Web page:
+1 Recommend
1 collections

      To submit your manuscript, please click here

      • Record: found
      • Abstract: found
      • Article: found
      Is Open Access

      Deferring Postoperative Follow‑Up Visits up to 4 Weeks After Uneventful Cataract Surgery in a Tertiary Level Eye Hospital: Protocol for a Prospective, Quantitative, Experimental Control Study


      Read this article at

          There is no author summary for this article yet. Authors can add summaries to their articles on ScienceOpen to make them more accessible to a non-specialist audience.



          Routine examination after cataract surgery, including a refraction test 4 to 6 weeks after surgery, is mandatory in most hospitals. In recent years, there has been growing interest in exploring alternative approaches to postoperative follow-up in cataract surgery patients due to the increasing number of cataract surgeries being performed, the limited availability of health care resources, and the need to optimize the use of health care services.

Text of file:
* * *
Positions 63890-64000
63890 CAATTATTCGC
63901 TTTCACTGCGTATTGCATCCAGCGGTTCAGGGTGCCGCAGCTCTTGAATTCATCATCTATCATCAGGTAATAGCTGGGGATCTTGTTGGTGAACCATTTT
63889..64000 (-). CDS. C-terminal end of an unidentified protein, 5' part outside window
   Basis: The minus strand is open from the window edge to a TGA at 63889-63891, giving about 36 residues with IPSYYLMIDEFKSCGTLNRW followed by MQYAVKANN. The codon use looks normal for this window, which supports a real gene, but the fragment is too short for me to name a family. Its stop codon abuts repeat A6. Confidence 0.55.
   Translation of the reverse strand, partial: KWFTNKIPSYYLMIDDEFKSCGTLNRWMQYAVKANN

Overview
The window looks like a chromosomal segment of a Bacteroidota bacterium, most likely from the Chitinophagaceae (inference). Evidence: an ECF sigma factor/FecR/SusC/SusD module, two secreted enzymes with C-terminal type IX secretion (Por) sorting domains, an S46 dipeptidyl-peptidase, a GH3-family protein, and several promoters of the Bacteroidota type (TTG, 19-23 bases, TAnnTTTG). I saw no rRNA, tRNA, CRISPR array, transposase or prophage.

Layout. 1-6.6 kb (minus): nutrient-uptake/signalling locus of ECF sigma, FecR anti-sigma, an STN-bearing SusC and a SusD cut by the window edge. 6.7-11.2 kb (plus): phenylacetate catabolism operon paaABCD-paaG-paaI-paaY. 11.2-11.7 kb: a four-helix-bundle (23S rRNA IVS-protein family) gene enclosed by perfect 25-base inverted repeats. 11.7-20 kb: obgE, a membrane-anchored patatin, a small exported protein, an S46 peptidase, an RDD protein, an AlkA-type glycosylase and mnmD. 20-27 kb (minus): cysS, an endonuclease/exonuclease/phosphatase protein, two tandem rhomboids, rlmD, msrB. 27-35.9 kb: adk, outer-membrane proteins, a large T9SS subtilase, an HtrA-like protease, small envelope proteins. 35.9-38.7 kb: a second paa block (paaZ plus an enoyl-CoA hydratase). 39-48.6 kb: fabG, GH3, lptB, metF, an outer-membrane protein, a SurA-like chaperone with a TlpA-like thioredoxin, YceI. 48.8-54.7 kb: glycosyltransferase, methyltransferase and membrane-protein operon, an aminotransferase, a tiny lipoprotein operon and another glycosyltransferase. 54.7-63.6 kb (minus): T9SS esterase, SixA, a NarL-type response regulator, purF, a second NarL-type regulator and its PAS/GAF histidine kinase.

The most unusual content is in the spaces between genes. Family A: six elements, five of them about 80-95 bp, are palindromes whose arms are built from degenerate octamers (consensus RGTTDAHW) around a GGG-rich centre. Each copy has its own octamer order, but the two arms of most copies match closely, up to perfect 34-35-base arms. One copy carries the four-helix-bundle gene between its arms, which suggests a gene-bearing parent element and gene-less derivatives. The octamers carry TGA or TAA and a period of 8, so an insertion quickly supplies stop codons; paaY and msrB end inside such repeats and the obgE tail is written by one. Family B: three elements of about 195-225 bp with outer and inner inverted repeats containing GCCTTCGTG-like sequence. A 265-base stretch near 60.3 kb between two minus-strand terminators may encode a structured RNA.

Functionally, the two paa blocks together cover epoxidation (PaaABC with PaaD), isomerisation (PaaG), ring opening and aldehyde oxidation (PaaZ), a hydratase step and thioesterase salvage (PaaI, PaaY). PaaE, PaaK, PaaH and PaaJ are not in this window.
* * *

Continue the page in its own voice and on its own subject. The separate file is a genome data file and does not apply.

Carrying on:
We aim to compare postoperative visual outcomes after a day 0 examination in patients with 2 follow‑ups, one on day 7 and other on day 30, and patients with a single ophthalmic follow‑up between days 25 to 30.


          A prospective, quantitative, experimental control study will be carried out in Reiyukai Eiko Masunaga Eye Hospital, located in Banepa, Kavrepalanchok, Nepal. All patients undergoing cataract surgery meeting the inclusion and exclusion criteria irrespective of the type of surgery (small-incision cataract surgery or phacoemulsification) will be included in the study. The patients will be randomly assigned to 1 of 2 groups. Patients in group 1 will be examined on day 1, day 7, and day 30, whereas patients in group 2 will be examined on day 1 and once between days 25 to 30. The minimum clinically important difference (MCID) in our study will be set according to the improvement in the Snellen visual acuity chart.